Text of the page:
My taxi driver suggested it was probably the restaurant scene that persuaded the European Commission to choose Brussels as its headquarters. He took me to a favourite of the EC suits, the Belga Queen. In the imposing marble colonnaded hall, the vaulted stained-glass ceiling looks down on regimented lines of white cloth tables and an open-plan kitchen is fitted where the cashiers would once have stood. The food (I had a sumptuous Charolais sirloin steak, with braised endives and a generous helping of hand-cut fries) is prepared with French-style attention to detail and served in German-size portions. The bill was pretty huge too: a eurocrat expenses account would have come in handy.

After dining I strolled along to the Zebra Bar - one of many clubs that have sprung up around Place St Géry. A huge variety of beer is available in Brussels. Some tour buses even have Stella Artois vending machines. Delirium Bar, which opened this year, boasts 2,004 different kinds, from mainstream lagers to white beer and dark ales, and from fruit beer to the cloudy brews produced by monks.

If you are after the really bizarre, head to Le Cercueil (coffin), a bar featuring funereal music, coffin lids, velvet drapes and skull-carved tankards. I passed on the cocktails - which included "Corpse Urine" - and opted for a straight-forward ale named "Mort Subite" (instant death). I barely raised an eyebrow at a later pit-stop when I was confronted by hundreds of pigs' bladders hanging from the ceilings at the Roi d'Espagne bar.

Beyond the bars, the city rewards those with an eye for the unexpected. Where else would you find crowds swarming around a small statue of a boy urinating? Situated on the corner of Rue L'Etuve, the Mannequin-Pis is never more popular than when dressed in the national costume of visiting delegations. When I was there, a crowd of Japanese visitors squealed with delight before buying the requisite chocolate models from the nearby souvenir shop and hurrying off in search of the Mannequin's sister - the squatting Janneke-Pis.

Architecturally, the city is a mixture of the beautiful and the ugly. If coming just for the weekend, forget the European Quarter. Despite the futuristic Atomium, the curved glass buildings and new flower beds, it still feels sterile. Instead, enjoy the Victor Horta-inspired art nouveau homes, which sit next to ornate guildhouses, the Renaissance buildings interspersed with modern flats, the winding medieval alleyways leading out to glass-fronted shopping arcades. You can understand why Brussels became such a breeding ground for the Surrealist movement.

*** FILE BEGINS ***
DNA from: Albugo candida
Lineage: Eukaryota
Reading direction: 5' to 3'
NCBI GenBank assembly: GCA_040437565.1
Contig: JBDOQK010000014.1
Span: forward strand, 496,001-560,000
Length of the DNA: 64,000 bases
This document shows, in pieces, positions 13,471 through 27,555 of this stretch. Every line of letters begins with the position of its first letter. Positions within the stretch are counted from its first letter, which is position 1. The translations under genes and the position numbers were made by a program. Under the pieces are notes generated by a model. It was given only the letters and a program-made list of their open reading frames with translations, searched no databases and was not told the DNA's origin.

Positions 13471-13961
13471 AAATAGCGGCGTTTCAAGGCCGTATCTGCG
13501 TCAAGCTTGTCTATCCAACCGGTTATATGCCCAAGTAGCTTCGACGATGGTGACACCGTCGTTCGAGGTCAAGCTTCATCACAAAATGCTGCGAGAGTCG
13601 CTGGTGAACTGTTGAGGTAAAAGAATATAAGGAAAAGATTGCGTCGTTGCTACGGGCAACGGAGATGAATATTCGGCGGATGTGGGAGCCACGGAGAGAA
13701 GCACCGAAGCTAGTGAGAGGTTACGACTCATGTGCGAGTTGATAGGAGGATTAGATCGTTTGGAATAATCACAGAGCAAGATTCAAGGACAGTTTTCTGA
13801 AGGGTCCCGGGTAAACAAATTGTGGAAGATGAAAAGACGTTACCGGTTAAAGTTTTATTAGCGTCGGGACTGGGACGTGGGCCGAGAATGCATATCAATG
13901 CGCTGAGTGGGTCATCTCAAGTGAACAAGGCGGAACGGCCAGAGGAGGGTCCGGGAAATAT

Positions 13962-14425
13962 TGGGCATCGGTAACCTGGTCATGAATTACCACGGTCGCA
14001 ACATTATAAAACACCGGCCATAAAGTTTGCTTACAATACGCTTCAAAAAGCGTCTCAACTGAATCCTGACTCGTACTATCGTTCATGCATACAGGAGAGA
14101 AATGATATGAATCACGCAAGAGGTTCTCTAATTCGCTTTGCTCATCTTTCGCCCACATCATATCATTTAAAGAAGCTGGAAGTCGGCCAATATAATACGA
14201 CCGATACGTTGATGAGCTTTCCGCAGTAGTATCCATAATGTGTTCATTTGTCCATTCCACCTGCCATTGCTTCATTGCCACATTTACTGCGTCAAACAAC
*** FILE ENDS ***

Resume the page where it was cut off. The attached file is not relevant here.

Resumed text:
For a city with a thousand years of history, it is disappointing in its museums, but there are notable exceptions. The Museum of Fine Arts boasts an impressive range of art from the 15th century to today and dedicates a room to René Magritte. The Museum of Musical Instruments, near the imposing Palais de Justice, is also worth a look for its collection of Stradivarius violins and the panoramic views from its rooftop cafe. But the highlight is the Royal Museum of Central Africa in the suburb of Tervuren. Commissioned by King Leopold II, it is the world's largest display of African art. Such was the king's fascination with Africa that, in 1897, he shipped in 267 bewildered Congolese tribesmen to live for a year in mock villages in the Royal Park as part of a world fair display. Now tropical plants are the only living exhibits.

For shopping, local designer flair (in the form of Olivier Strelli and Antwerp 6, a Madonna favourite) can be found along Rue Antoine Dansaert while the Rue Neuve has a number of high street chains. Avenue Louise is the place for international fashion houses - and exquisite chocolatiers. Those with a smaller budget should head to the flea markets on the Place du Jeu de Balle.

There is another reason for visiting Brussels - its hugely creative cartoon and comic tradition. In any cafe, a common sight is grown men flicking through tatty comics. The three-mile comic-strip walk takes you past some 25 giant frescoes on disused buildings and metro station walls. Tintin, the Smurfs and Lucky Luke are just a few of the animated characters Belgium has brought to life. Brussels has a sense of humour - and far more colour than grey.
# Charles Starmer-Smith travelled by Eurostar (08705 186186, ) from Waterloo. It offers up to nine services a day to Brussels from £59 return. Journey time: 2hrs 15 mins. All tickets are now valid for travel to/from any Belgian station at no extra cost. The five-star Amigo Hotel (0032 25474747, has standard doubles from £106, including tax but not breakfast.

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The Tribal Arts of Africa

The Tribal Arts of Africa
Author: Jean-Baptiste Bacquart